The Many Faces of Lego

Researchers at the University of Canterbury in New Zealand have just completed a study on the evolution of Lego action figure faces. According to their study, “Agents With Faces – What Can We Learn From
LEGO Minifigures?”
the faces of these characters have since the 1990’s progressively become more serious. In fact, their study of 3,655 reveals that they have become “angrier”
Here is the current “Count of Face per Emotion”

  • Happiness 324
  • Anger 192
  • Sadness 49
  • Disgust 28
  • Surprise 23
  • Fear 11

I was asked by Monitor Radio in the UK to do an interview regarding the impact that angry Lego faces might have on children. Their core question was: “Wouldn’t it be better that all figures had smiling faces?”

My first comment to the interviewers was that I thought that the expressions on a parent’s or sibling’s faces was going to have a much greater impact on a child’a world view than a Lego face ever would. I went on to say that, in fact, I thought that Lego was providing children, and particularly little boys, with a wide ranging menu of emotions from which to choose.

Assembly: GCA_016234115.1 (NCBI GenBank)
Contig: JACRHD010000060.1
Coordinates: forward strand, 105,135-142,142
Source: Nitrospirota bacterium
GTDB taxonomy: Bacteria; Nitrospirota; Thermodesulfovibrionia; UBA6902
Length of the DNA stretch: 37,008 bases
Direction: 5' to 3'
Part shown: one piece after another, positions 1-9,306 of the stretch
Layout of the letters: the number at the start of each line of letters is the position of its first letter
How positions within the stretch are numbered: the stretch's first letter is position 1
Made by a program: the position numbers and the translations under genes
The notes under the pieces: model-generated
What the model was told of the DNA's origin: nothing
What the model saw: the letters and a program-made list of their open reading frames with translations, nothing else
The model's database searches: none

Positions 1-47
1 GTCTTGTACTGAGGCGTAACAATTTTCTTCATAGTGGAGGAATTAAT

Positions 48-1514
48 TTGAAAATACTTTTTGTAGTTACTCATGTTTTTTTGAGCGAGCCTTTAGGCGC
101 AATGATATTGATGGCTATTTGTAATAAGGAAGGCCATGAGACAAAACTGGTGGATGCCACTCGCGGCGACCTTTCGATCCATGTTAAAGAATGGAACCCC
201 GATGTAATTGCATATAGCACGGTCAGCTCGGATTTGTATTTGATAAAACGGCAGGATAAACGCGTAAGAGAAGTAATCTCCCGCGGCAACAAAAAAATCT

In my opinion, the notion that the only way to confront danger or even death is with a smile is a false message to children about what it

means to be brave. You can, in other words, be scared and still be brave. I think therefore that the move to a range of expressions is a healthy innovation. 

It is a credit to Lego that they have reached that level (think Barbie) in which they are seen as having an outsized impact on childhood. I suppose it is one of the prices of success.

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